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Aldo Leopold, “Thinking Like a Mountain”

By John Halstead

[Snip] Aldo Leopold was trained as a forester and became the founder of the new field of wildlife management. As a young man, Leopold went to work for the Forest Service in Arizona and New Mexico. During his career Leopold created the first comprehensive management plan for the Grand Canyon and wrote the Forest Service’s first game and fish handbook.

At one point, Leopold was assigned to hunt and kill bears, wolves, and mountain lions in New Mexico, because these predators were a threat to local livestock. One such incident would come to change his life. He recounts coming upon a mother wolf he had shot:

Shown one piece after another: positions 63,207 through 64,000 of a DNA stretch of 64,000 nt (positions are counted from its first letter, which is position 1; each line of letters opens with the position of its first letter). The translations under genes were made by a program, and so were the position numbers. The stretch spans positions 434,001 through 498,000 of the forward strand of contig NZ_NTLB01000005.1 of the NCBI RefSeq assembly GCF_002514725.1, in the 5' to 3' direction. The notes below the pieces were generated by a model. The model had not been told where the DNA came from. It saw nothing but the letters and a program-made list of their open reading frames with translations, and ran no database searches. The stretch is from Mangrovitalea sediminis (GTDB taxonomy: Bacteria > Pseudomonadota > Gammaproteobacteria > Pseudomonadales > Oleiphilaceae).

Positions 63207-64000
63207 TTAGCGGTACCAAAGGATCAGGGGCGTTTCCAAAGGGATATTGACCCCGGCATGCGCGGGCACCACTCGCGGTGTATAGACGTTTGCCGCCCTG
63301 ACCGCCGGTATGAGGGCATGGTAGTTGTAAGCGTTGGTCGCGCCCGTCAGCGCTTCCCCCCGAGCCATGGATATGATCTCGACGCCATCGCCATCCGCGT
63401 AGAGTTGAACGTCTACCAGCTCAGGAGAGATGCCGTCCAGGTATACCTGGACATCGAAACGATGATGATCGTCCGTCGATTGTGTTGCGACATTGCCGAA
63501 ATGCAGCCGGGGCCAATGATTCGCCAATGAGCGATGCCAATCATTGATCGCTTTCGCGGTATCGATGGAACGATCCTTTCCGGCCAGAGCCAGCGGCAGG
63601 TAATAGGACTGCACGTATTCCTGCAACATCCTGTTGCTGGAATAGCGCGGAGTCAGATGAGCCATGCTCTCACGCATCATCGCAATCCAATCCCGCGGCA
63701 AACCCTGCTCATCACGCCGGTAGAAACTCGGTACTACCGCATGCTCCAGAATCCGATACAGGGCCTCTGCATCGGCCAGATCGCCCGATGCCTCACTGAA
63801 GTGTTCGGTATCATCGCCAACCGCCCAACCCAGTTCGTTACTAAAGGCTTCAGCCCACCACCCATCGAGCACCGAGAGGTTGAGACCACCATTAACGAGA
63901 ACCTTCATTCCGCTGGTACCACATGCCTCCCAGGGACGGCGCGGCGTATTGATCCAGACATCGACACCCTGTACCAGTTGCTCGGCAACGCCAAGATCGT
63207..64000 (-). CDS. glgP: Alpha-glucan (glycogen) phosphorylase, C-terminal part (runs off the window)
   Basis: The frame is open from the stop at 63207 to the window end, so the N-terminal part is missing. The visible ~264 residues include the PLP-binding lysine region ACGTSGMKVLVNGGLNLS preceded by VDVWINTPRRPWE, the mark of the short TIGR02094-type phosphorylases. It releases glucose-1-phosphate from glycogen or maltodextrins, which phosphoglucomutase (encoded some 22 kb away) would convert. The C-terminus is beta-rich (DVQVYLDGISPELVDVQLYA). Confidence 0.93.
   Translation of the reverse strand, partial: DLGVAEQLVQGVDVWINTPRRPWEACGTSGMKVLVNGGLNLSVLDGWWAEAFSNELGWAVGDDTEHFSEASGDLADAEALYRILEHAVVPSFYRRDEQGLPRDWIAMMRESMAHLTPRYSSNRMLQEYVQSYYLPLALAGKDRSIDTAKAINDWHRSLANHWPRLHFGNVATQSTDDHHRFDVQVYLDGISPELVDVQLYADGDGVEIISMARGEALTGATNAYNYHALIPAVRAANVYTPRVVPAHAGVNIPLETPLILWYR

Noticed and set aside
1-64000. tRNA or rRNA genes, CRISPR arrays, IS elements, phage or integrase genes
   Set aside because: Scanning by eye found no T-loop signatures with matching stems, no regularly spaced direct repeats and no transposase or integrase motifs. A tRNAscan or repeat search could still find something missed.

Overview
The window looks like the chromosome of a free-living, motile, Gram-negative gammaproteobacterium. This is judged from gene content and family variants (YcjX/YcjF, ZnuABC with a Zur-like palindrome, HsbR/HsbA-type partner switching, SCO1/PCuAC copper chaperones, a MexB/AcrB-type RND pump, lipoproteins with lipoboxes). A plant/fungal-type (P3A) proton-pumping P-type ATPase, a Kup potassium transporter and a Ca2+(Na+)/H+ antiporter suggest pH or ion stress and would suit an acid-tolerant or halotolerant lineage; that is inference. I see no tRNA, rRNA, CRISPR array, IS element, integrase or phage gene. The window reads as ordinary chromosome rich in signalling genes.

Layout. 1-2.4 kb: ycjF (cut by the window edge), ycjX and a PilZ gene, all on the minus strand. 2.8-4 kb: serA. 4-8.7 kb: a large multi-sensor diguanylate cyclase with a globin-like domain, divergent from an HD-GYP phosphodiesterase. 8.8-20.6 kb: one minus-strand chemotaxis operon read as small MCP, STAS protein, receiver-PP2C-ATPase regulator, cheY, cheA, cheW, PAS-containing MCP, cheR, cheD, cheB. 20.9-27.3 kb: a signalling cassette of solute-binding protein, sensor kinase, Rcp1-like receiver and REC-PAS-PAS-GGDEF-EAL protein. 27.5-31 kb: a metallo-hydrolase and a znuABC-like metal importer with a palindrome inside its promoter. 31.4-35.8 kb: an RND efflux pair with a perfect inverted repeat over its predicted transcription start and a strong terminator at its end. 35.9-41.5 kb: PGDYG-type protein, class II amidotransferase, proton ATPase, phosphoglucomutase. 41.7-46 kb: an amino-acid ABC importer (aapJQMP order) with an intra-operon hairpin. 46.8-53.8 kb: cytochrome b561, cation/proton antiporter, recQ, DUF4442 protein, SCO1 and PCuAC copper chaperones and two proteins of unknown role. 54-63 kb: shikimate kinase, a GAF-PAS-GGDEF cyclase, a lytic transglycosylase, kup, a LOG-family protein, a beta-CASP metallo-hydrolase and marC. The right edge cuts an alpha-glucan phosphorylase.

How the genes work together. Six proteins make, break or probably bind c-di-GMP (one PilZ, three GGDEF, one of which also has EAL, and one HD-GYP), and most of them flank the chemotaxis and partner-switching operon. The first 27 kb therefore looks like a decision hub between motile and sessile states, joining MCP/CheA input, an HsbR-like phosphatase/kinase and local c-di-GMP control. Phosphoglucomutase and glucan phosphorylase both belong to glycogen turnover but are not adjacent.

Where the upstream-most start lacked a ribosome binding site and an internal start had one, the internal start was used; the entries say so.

“We reached the old wolf in time to watch a fierce green fire dying in her eyes. I realized then, and have known ever since, that there was something new to me in those eyes — something known only to her and to the mountain. I was young then, and full of trigger-itch; I thought that because fewer wolves meant more deer, that no wolves would mean hunters’ paradise. But after seeing the green fire die, I sensed that neither the wolf nor the mountain agreed with such a view.

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